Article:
Peter Borgdorff, former executive director of the Christian Reformed Church in North America, discussed why the church saw Belhar as important.
It is a voice from the Global South and declares apartheid theological heresy, but while these two factors are important, they’re not enough to adopt a confession, Borgdorff said. “What really makes Belhar stand out is that it includes the experiences of those who suffered because of racism,” he said.
In North America, discussions of race are often on the surface, but the experiences of those in South Africa help to alert us to our own experiences, he said, adding that Belhar is relevant for the current time and place. The search for purity and the pointing out of heresy in our own church and lives are important parts of Belhar, he said.
Via conference call, the committee also spoke with Harold Delhagen, executive of the Albany Synod of the Reformed Church in America. That church spoke with representatives of churches in the Middle East and Latin America to get other perspectives of Belhar and found that it did appeal to the wider church community, he said.
The RCA has been discussing the Belhar for quite some time, having made a study guide for congregations and bringing in speakers to synods for the last eight years.
Delhagen offered some advice to the committee based on the RCA’s experiences, particularly the fear of some that it would be used as a “Trojan horse” to push a more liberal agenda, including gay ordination. He said gay ordination advocates in the RCA have publicly stated that they respect the importance of Belhar and agreed that if the confession was adopted, it would not be used as leverage to push the gay ordination agenda.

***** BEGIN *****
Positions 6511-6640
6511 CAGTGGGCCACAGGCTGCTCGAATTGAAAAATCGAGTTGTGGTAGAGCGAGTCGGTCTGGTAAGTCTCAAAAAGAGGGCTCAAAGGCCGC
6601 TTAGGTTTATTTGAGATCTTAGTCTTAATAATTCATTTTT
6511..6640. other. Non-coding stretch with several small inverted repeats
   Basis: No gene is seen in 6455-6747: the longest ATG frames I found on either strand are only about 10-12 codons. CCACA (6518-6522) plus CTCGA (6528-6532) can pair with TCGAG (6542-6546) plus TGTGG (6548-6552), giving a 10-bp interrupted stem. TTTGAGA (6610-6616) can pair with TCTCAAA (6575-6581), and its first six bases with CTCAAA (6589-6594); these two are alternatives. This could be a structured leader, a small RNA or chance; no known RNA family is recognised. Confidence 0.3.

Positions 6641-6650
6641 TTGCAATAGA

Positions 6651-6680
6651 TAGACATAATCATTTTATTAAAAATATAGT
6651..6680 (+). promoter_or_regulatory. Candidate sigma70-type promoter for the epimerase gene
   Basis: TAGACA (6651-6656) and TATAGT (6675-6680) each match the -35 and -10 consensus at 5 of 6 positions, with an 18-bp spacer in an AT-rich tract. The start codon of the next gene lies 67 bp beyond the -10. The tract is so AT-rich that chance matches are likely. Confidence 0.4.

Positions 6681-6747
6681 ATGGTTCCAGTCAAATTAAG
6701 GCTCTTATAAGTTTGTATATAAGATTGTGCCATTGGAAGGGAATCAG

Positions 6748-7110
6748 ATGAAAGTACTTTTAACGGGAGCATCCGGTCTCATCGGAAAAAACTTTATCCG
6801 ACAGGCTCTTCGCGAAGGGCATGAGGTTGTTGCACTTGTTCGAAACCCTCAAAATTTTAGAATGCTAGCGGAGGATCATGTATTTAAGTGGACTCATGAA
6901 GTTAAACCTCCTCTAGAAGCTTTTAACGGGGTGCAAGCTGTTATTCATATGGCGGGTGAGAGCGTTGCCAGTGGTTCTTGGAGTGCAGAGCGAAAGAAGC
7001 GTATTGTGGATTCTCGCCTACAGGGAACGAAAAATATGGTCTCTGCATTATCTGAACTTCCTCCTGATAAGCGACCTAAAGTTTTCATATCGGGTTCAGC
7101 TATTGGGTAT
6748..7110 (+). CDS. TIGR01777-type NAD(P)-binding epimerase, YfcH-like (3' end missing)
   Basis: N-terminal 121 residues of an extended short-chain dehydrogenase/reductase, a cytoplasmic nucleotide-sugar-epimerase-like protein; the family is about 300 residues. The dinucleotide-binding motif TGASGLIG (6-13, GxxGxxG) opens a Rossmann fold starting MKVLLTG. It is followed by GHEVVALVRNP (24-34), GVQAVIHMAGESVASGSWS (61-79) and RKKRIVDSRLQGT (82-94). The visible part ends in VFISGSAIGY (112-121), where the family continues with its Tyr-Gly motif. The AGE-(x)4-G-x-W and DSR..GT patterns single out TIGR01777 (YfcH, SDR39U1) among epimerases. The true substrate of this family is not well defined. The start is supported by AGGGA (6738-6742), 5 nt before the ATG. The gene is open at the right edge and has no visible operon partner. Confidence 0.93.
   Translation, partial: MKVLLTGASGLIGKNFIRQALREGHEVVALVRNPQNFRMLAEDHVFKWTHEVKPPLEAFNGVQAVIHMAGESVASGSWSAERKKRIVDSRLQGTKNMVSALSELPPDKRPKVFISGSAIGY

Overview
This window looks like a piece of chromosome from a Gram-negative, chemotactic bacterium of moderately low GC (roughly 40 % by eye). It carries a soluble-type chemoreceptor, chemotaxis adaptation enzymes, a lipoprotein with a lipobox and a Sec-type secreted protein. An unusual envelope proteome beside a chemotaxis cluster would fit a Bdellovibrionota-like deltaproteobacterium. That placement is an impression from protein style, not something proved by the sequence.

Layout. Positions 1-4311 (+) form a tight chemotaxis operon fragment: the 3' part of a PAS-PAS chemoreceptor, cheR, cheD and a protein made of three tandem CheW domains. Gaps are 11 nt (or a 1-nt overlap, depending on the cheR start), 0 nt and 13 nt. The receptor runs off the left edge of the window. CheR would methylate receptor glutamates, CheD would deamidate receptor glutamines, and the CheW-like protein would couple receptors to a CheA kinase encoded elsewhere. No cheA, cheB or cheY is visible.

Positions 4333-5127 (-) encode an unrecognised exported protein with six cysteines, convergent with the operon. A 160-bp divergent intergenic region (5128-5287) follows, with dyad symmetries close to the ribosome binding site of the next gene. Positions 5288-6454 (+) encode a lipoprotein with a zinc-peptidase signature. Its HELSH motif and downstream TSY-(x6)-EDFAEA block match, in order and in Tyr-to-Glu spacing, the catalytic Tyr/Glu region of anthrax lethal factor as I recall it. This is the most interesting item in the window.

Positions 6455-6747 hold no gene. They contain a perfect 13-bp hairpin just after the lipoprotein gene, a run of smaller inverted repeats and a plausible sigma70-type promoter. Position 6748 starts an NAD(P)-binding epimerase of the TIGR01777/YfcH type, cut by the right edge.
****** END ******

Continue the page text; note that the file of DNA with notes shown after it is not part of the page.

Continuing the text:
The biggest obstacle to the adoption of Belhar in the RCA is indifference, Delhagen said. Many people are uninformed about the confession and therefore have no real passion for it.
That concern was also echoed by special committee members.
Eugene Turner of Fayetteville, N.Y., a former synod executive and former associate stated clerk and ecumenical officer of the General Assembly, said that although he is confident the Belhar confession would be adopted if put to a vote before the presbyteries, he wants more than that. The Belhar should be embraced and introduced into the conversation of the church, not merely adopted and forgotten, he said.
John C. Austin, associate pastor of Madison Avenue Church in New York City agreed. “The church needs to be transformed by Belhar,” he said. “The church will not be transformed by sticking it on a piece of paper in the Book of Confessions.”
Writing the Belhar took four years, and both the RCA and CRC spent significant time studying it, said Aurelio Garcia-Archilla of Trujillo Alto, Puerto Rico. He suggested that the committee could recommend to the 219th General Assembly that a period of intense study begin within the PC(USA).
The Office of Theology and Worship has already developed a Belhar Confession study guide.
The committee will meet again in September. Among the items it plans to discuss then: resources from the CRC and RCA; an accompanying letter from the confession’s authors; the church’s history with apartheid; preaching resources; a video series; options for conversation about Belhar through social media and information for youth and young adults.